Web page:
Legislation, pastry, overtime and crackers – Hasso Hering

A few years ago, the State Capitol set up on a spring day.

A small bill pending in the Oregon Legislature caught my eye on Tuesday, not because it was particularly bizarre, but because Senate Democrats sent out a press release about it. It’s a story about it, and it leads to crackers at the end.

The bill is SB 1513, which authorized the Senate on a 24-2 vote. “Senate Democrats Protect Bakers From Unfair Labor Practices,” headlined their press release. (With the exception of Girod and Linthicum, so are minority Republicans, but the Ds didn’t mention it.)

The bill is now before the House. It states that employers are committing an unfair labor practice if they discipline or terminate workers who refuse to work overtime without at least five days’ notice of when overtime will be required.

What kind of workers? The bill applies to any “employee who is employed in a manufacturing establishment classified in the North American Industry Classification System under code 3118”.

Sounds unnecessarily obscure, doesn’t it? When you look it up, you find that the code refers to commercial bakeries, bread and cracker makers, etc., including tortillas.

So why not say so in the bill? Oregon’s constitution requires that all laws and resolutions “be drafted in clear terms, avoiding the use of technical terms as much as possible.” If we interpret this strictly, Senate Bill 1513 will be unconstitutional when it becomes law because it is not clearly worded.

So why is this bill limited to bakeries and tortilla makers? Because it’s apparently driven by circumstances at a Portland bakery factory.

In written testimony, Portland Local 17 of Professional and Technical Employees said the bill would “address the disciplinary system to deny the forced overtime our union brothers and sisters are experiencing in northeast Portland and without no doubt in the whole industry”.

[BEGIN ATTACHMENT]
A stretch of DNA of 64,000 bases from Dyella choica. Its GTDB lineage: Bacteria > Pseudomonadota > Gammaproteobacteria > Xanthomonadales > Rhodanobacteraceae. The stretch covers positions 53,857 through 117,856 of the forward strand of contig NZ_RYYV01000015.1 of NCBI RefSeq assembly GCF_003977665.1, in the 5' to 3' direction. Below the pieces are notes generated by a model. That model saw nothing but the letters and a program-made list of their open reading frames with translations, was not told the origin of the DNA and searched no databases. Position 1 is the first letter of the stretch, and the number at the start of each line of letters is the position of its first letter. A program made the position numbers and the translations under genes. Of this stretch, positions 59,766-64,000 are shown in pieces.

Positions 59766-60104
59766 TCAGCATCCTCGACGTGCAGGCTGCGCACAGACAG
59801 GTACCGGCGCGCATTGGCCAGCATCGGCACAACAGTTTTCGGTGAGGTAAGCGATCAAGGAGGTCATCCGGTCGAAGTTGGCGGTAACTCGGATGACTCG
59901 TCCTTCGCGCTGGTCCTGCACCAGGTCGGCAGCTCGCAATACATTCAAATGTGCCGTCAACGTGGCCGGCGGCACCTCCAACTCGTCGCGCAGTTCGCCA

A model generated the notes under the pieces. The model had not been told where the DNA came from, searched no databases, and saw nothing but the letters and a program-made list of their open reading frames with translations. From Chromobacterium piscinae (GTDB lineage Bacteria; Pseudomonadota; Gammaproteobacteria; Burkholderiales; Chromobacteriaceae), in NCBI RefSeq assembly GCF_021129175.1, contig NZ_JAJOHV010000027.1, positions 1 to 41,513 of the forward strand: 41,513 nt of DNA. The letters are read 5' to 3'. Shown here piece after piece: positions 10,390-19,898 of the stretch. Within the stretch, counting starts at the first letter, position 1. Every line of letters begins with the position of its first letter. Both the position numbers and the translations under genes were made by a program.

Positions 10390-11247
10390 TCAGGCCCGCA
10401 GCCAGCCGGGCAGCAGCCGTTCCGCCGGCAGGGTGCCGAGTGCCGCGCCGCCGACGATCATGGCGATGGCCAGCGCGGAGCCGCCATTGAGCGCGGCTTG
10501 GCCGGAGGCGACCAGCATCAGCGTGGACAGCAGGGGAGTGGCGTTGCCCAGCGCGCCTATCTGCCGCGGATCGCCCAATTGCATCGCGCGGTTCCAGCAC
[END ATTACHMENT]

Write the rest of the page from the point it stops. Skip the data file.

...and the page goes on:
The union points to Bakers Union Local 364 at the Portland Nabisco plant, where it says refusing to work overtime on short notice results in a point of discipline.

“Regularly, the request for forced overtime only comes 10 or 15 minutes before they finish their regular 8-hour shift or even when they leave for the day,” Local 17 explains. When a worker receives 8 discipline points, they are suspended pending dismissal…Workers shouldn’t have to choose between picking up their kids or getting a discipline point for refusing an extra shift.”

Indeed, no one should face such a choice. But should what can happen in a factory justify a law that covers all bakeries, large and small?

Suppose a baker with two employees takes on a big project for an event, and then one of his workers falls ill and has to go home. Shouldn’t that baker be able to expect the remaining employee to work a little overtime to help get the job done, especially if Covid has cut into the business and that job represents a big break?

Chances are, this situation doesn’t even arise on a small farm where owners and employees typically work together.

At Nabisco in Portland, local 364 of the bakers union went on strike last year because workers feared the company, Mondelez International, was considering moving production to Mexico. But I’m happy to report that the Ritz crackers I snack on have the code AH on the box, and according to an online source, it’s the Portland factory code. (hh)